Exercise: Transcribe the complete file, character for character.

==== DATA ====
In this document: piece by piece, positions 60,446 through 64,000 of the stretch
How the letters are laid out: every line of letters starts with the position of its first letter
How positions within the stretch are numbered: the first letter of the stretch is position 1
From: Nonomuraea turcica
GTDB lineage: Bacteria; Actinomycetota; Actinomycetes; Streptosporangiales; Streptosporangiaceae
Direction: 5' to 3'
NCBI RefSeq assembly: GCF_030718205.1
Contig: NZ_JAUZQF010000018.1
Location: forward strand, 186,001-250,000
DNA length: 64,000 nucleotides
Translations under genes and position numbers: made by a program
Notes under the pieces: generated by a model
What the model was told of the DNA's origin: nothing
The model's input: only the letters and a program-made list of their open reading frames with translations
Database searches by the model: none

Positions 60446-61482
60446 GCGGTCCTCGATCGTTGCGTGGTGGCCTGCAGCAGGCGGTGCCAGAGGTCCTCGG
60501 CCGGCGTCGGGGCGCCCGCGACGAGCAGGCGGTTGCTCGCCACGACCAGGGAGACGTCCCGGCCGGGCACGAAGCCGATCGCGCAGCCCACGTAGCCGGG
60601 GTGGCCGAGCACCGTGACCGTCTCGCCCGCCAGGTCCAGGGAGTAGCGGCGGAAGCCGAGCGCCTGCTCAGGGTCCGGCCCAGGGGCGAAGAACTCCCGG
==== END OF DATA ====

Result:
In this document: piece by piece, positions 60,446 through 64,000 of the stretch
How the letters are laid out: every line of letters starts with the position of its first letter
How positions within the stretch are numbered: the first letter of the stretch is position 1
From: Nonomuraea turcica
GTDB lineage: Bacteria; Actinomycetota; Actinomycetes; Streptosporangiales; Streptosporangiaceae
Direction: 5' to 3'
NCBI RefSeq assembly: GCF_030718205.1
Contig: NZ_JAUZQF010000018.1
Location: forward strand, 186,001-250,000
DNA length: 64,000 nucleotides
Translations under genes and position numbers: made by a program
Notes under the pieces: generated by a model
What the model was told of the DNA's origin: nothing
The model's input: only the letters and a program-made list of their open reading frames with translations
Database searches by the model: none

Positions 60446-61482
60446 GCGGTCCTCGATCGTTGCGTGGTGGCCTGCAGCAGGCGGTGCCAGAGGTCCTCGG
60501 CCGGCGTCGGGGCGCCCGCGACGAGCAGGCGGTTGCTCGCCACGACCAGGGAGACGTCCCGGCCGGGCACGAAGCCGATCGCGCAGCCCACGTAGCCGGG
60601 GTGGCCGAGCACCGTGACCGTCTCGCCCGCCAGGTCCAGGGAGTAGCGGCGGAAGCCGAGCGCCTGCTCAGGGTCCGGCCCAGGGGCGAAGAACTCCCGG